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5 Key Changes to the Pennsylvania Contractor and Subcontractor Payment Act

By: John F. Lushis, Jr.

Purchasers of real estate that desire to retain a contractor to construct improvements on the property know that timely payment of contractor and subcontractors is of critical importance. Pennsylvania has enacted significant changes to the Pennsylvania Contractor and Subcontractor Payment Act (“CASPA”) that affect all construction contracts entered into on or after October 9, 2018.

Key Changes to CASPA

  1. The parties to a construction contract may not waive any provision of CASPA “by contract or other agreement.”
  2. CASPA as originally enacted provided that except as otherwise agreed by the parties, payment of a contractor’s invoices is due within 20 days. The amendments provide that if payment has not been made as provided in the construction contract, or if at least 30 calendar days have passed since the end of the billing period for which a payment has not been received by the contractor according to the terms of the construction contract, the contractor can provide written notice to the owner stating that payment has not been made. If at least 30 days pass subsequent to the contractor’s sending such notice and payment still has not been made, the contractor can provide 10 calendar days’ written notice of the contractor’s intent to suspend performance. If the construction contract sets forth a procedure that “exceeds” the foregoing procedure, the procedure set forth in the construction contract is unenforceable.
  3. The amendments include provisions relating to the owner’s authority to withhold payment. If an owner withholds payment for a deficiency item, the amount withheld must be reasonable, and the owner must notify the contractor of the deficiency item by a written explanation of the owner’s good faith reason within 14 calendar days of the date that the invoice is received. A failure to comply with this provision constitutes a waiver of the basis for the owner to withhold payment and necessitates payment to the contractor of the invoice in full.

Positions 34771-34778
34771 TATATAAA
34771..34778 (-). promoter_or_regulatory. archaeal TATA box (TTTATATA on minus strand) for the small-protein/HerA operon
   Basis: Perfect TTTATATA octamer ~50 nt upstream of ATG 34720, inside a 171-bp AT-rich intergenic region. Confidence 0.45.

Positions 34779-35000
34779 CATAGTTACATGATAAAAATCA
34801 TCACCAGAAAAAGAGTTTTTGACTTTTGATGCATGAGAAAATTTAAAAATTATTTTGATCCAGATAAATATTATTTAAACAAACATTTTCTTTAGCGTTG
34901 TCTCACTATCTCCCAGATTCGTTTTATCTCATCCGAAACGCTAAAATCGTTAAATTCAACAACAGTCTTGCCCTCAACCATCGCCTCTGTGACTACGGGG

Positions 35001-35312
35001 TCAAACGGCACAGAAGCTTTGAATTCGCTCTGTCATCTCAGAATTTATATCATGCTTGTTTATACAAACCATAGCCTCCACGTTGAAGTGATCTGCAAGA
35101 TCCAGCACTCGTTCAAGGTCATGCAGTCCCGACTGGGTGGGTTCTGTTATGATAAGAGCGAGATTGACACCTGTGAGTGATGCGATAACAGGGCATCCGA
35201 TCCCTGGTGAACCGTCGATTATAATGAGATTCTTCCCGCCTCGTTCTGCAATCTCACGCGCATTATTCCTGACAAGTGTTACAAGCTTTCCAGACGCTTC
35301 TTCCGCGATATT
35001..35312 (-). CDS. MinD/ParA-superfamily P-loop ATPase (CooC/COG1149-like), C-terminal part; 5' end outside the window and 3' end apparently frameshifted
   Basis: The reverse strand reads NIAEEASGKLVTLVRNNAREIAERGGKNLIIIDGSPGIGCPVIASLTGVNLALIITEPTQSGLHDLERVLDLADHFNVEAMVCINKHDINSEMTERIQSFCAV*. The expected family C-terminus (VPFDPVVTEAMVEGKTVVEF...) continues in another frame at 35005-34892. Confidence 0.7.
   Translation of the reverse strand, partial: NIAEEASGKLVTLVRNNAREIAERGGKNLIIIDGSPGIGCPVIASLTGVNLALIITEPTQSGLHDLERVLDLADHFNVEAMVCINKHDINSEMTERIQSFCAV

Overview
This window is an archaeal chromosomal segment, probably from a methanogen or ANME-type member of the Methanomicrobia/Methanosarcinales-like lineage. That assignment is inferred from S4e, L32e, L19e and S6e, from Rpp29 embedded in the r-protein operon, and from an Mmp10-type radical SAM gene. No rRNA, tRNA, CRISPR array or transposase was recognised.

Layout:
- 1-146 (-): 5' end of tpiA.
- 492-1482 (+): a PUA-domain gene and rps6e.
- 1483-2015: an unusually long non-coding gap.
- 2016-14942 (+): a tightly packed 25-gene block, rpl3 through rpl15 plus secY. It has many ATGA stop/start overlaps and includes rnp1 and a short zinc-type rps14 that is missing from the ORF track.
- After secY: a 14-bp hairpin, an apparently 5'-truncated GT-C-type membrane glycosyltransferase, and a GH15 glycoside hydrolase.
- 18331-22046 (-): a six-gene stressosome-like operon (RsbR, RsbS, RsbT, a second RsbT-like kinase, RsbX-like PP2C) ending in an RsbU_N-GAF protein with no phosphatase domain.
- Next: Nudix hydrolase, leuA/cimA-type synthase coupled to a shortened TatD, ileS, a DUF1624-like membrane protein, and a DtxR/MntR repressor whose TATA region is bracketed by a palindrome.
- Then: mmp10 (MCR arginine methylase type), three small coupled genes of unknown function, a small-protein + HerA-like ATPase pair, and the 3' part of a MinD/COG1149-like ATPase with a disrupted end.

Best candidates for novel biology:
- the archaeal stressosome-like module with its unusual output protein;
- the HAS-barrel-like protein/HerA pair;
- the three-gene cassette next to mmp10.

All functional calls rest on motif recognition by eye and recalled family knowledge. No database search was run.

4. The amendments cover errors in documentation. As originally enacted, CASPA provided that if an invoice is filled out incorrectly or incompletely, the person who receives the incorrect invoice must give written notice to the person who sent the invoice within 10 working days of receipt of the notice. The amendments provide that after such written notice has been received by the person who sent the incorrect invoice, the person receiving the invoice is to pay the correct amount on the due date.
  5. The amendments also set forth changes relating to retainage. Upon reaching substantial completion of its scope of work, contractor or subcontractor may facilitate the release of retainage on their contracts before final completion by posting a maintenance bond with approved surety for 120% of the amount of retainage being held. The withholding of retainage for longer than 30 days after final acceptance of the work results in an owner’s, contractor’s, and subcontractor’s right to withhold payment.

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